represent an expression of victimisation or hopelessness that
interferes with compliance.
A considerable amount of research has targeted childhood
trauma, especially sexual, physical and emotional abuse, as a
predisposing risk factor for developing eating disorders in
adolescence or adulthood (Rorty et al. 1994, Wonderlich
et al. 1997, Neumark-Sztainer et al. 2000). However,
previous studies had considerable definitional difficulties
and methodological deficiencies of the instruments associated
with various forms of trauma. For example, definitions of
sexual abuse have varied considerably, ranging from broad
definitions that may include one-time incidents of perpetrator
exposure to narrow ones that consider only experiences of
subject genital contact (Rorty & Yager 1996, Carter et al.
2006). The terms emotional abuse and psychological abuse
have been used interchangeably, despite OHagan (1995)
indicating that these terms are not synonymous. In addition,
previous studies used abused-or-non-abused dichotomies
rather than severity ratings in their methodology (Leonard
1898

et al. 2003, Carter et al. 2006). Some self-reported questionnaires for measuring childhood emotional abuse have focused
exclusively on parental behaviours and have failed to
ascertain the developmental stage at which the abuse
occurred (Nicholas & Bieber 1996, Kent & Waller 1998).
Thus, this study adopted the definitions of childhood abuse
and neglect reflected in the Childhood Trauma Questionnaire
(CTQ; Bernstein & Fink 1998). These definitions were
developed based on the childhood trauma literature (Crouch
& Milner 1993, Finkelhor 1994) and are consistent with the
operational definition [i.e. the CTQ, which was developed
based on the Childhood Trauma Interview (Fink et al.
1995)]. Emotional abuse refers to verbal assaults on a
childs sense of worth or well-being, or any humiliating,
demeaning or threatening behaviour directed towards a child
by an older person. Physical abuse refers to bodily assaults
on a child by an older person that pose a risk of, or result in,
injury. Sexual abuse refers to sexual contact or conduct
between a child and older person; explicit coercion is a
frequent but not essential feature of these experiences.
Emotional neglect refers to the failure of caretakers to
provide a childs basic psychological and emotional needs,
such as love, encouragement, belonging and support. Physical neglect refers to the failure of caregivers to provide a
childs basic physical needs, including food, shelter, safety
and supervision and health.
Furthermore, most research that has investigated the
association between disordered eating and childhood abuse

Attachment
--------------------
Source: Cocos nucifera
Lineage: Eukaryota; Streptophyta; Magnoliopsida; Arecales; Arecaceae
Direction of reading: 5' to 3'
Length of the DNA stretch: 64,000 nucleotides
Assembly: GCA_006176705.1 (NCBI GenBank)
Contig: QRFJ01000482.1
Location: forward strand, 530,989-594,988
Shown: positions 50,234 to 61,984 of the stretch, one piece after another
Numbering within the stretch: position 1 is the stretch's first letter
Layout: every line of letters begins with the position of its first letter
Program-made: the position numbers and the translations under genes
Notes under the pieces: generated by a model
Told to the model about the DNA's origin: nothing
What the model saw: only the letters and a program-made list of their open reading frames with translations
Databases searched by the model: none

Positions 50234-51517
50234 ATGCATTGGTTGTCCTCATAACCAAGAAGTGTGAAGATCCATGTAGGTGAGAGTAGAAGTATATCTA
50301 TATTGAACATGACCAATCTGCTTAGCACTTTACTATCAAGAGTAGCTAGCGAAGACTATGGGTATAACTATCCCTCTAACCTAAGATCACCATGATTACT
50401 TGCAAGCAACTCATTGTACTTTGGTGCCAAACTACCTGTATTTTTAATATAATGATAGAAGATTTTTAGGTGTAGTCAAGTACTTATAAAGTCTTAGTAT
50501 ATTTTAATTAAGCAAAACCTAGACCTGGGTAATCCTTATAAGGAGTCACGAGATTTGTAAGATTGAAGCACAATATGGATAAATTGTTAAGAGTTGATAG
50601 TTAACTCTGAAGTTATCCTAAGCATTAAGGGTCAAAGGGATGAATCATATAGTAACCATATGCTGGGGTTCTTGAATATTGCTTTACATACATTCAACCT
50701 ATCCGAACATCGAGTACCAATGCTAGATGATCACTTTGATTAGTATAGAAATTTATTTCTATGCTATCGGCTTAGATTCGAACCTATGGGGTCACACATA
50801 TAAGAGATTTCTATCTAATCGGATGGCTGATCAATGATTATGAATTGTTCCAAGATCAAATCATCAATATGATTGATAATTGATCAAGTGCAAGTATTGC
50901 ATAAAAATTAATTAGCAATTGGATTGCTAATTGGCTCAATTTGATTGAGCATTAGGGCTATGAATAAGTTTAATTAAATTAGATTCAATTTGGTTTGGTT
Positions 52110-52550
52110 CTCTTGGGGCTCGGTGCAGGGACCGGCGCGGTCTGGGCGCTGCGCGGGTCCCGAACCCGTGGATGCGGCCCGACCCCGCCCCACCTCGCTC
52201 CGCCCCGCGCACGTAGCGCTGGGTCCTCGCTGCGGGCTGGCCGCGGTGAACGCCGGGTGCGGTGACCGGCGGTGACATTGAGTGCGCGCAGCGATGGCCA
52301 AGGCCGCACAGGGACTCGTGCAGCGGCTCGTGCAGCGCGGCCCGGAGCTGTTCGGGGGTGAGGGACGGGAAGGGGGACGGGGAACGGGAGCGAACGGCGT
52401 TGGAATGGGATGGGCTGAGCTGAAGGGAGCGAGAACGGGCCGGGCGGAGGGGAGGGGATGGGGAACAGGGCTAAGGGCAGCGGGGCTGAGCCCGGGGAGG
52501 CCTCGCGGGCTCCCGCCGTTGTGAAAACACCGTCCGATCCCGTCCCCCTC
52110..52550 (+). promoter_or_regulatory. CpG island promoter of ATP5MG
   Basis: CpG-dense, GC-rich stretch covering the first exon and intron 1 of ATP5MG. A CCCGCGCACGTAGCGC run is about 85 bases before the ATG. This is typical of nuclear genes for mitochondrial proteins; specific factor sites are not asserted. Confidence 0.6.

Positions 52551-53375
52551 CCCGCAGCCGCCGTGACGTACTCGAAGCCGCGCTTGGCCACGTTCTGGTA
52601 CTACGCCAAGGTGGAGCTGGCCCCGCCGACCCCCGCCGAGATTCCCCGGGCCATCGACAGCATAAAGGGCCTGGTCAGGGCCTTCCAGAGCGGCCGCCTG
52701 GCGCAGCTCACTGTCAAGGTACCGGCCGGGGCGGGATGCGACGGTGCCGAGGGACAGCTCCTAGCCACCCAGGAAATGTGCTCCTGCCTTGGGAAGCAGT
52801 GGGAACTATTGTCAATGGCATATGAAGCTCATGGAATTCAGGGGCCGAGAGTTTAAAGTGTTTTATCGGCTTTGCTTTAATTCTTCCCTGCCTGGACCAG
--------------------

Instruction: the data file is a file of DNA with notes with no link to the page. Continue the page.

has mostly focused on sexual forms of abuse (Wonderlich
et al. 2001a,b, Dohm et al. 2002, Rodriguez et al. 2005,
Carter et al. 2006). Only recently has childhood emotional
abuse, including childhood emotional and physical neglect,
been considered as a risk factor for eating psychopathology
(Kent et al. 1999, Mazzeo & Espelage 2002); in fact, Kent
et al. (1999) found that emotional abuse is the form of
childhood trauma that most clearly influences eating
psychopathology. They reported that physical abuse and
neglect also appear to predict eating behaviours, but those
forms of trauma have their greatest impact when they
involve an emotionally abusive component. Additionally,
most of these investigations generally study a particular
form of trauma, rather than all abuse forms concurrently
(Kent & Waller 2000). Bernstein and Fink (1998) ascertained multiple types of abuse and neglect, providing
a comprehensive assessment of child maltreatment. Therefore, the present study included all five forms of childhood trauma defined previously for comprehensive
investigation.
Finally, the psychological processes that mediate the
effects of childhood abuse need to be further examined

 2009 The Authors. Journal compilation  2009 Blackwell Publishing Ltd, Journal of Clinical Nursing, 18, 18971907

Mental health

Childhood trauma & eating disorders

(Kent & Waller 2000). Many researchers have suggested the


need to elucidate the psychological mechanisms linking
childhood trauma to subsequent eating disorders (Kent &
Waller 2000, Wonderlich et al. 2001a), which may be
possible via mediation analysis. Some investigators have
reported that depression is a significant mediator between
childhood abuse and disordered eating in college students
(Mazzeo & Espelage 2002, Mitchell & Mazzeo 2005),
while Kent et al. (1999) reported that anxiety and dissociation were significant mediators but that depression was
not. Obsessive-compulsive features also might be considered
to be a mediator. Researchers found that obsessive-compulsive symptoms were more severe in patients with a history of
childhood sexual abuse than in patients with no such history
(Lockwood et al. 2005, Carter et al. 2006). The childhood
trauma might result in post-traumatic symptoms in the short
term, developing into obsessive-compulsive features in the
longer term (de Silva & Marks 1999). In addition, obsession
was found to be a predictor of bulimic symptomatology
(Erol et al. 2006). The obsessive fear of gaining weight,
extreme preoccupations with food and body image and an
irresistible compulsion to binge and vomit have been seen as
a manifestation of obsessive-compulsive symptoms.
Although obsessive-compulsion is clearly linked with childhood trauma and eating psychopathology, there have been
no investigations of obsessive-compulsive features as a